Revenue and Debt
Before National came into government Labour had been working with government surpluses and at the start of the recession we had less government debt than most other countries. The biggest threats to our economy at that time were our private debt, largely due to inflated land and property prices, and the looming leaky building debacle.
National immediately removed an important income stream by providing those on high incomes with enormous tax cuts and our upper income earners are now taxed much lower than those in Australia. It has been claimed that 5% of our tax payers contribute 31% of the tax take and that this is unfair. The reality is that New Zealand is becoming one of the most inequitable countries in the OECD and most tax payers have barely enough to survive. Referring to our average income is misleading as the few wealthy pull up the figures dramatically and while the average is around $50,000 per annum the median is about $39,000. For the majority of New Zealanders earning around $39,000 or less they are barely earning enough for basic necessities and to tax them further would be verging on criminal.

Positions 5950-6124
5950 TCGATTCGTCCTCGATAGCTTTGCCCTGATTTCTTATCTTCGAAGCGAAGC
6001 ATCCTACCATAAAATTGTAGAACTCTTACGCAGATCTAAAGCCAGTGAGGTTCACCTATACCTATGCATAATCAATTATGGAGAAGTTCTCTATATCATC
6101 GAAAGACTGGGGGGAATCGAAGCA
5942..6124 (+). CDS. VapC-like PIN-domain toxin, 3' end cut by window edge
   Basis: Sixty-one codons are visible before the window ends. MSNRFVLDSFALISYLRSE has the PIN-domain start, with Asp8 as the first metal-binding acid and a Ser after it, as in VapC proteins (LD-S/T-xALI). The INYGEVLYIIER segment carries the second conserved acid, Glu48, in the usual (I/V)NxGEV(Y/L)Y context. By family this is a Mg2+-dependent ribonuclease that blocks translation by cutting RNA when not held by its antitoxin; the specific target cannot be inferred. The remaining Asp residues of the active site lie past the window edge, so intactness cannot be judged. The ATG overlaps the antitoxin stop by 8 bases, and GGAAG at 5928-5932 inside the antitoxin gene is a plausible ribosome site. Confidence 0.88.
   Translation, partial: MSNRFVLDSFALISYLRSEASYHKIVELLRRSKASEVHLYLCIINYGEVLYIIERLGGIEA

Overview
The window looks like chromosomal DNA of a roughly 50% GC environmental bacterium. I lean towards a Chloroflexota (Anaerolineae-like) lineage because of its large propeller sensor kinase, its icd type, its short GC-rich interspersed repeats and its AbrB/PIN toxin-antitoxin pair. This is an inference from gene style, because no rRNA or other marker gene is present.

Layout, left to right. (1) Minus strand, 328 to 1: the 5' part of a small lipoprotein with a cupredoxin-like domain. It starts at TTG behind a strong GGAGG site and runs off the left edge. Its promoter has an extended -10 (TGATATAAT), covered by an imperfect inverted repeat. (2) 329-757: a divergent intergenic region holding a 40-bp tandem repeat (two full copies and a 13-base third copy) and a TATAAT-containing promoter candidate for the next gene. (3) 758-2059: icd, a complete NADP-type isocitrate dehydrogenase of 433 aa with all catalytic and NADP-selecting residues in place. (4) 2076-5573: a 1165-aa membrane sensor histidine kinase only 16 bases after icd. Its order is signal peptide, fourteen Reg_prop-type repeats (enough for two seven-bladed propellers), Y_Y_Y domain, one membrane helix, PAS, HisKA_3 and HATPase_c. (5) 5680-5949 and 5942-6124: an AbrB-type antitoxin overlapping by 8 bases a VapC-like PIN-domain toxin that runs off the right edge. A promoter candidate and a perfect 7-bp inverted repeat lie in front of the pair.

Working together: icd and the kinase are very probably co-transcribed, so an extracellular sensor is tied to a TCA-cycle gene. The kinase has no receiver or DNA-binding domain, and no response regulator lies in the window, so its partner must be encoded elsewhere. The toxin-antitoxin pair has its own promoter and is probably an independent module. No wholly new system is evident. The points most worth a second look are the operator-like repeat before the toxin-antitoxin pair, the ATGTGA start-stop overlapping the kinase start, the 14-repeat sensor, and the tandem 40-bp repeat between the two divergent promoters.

There have been ongoing revelations about how our most successful industries are paying little in tax. Australian banks, which dominate our banking industry, were found to be avoiding huge amounts of tax and an attempt to claw this back is an ongoing battle. The dairy industry is supposed to be our strongest yet in 2009 the average farmer paid less in tax than a pensioner ($1500 per annum), hardly enough to manage the external costs of environmental damage caused by irrigation and poor effluent management. The booming salaries of our CEOs and top public servants is also an indication of the amount of extra fat in our economy that could be trimmed for all our benefits. The Fonterra CEO had a whopping 41% increase to his salary and was rewarded with around $250,000 a year in tax cuts and the Education Ministry was severely hit by cuts yet still managed to give their CEO a 6.25% pay increase while teacher aids struggled to get over 1%.
Labour and National refuse to go near the huge untaxed profits generated by the sale of property or land. A capital gains tax would bring in huge amounts of revenue and pull property values down to realistic levels. The lack of investment in productive sectors has largely been because of our hugely inflated land and property values compared to other countries.
If the National Government are serious about raising revenue and paying off debt than they need to turn their gun sights away from struggling low income earners, who have already paid their share many times over, and look at where the real fat in our economy exists.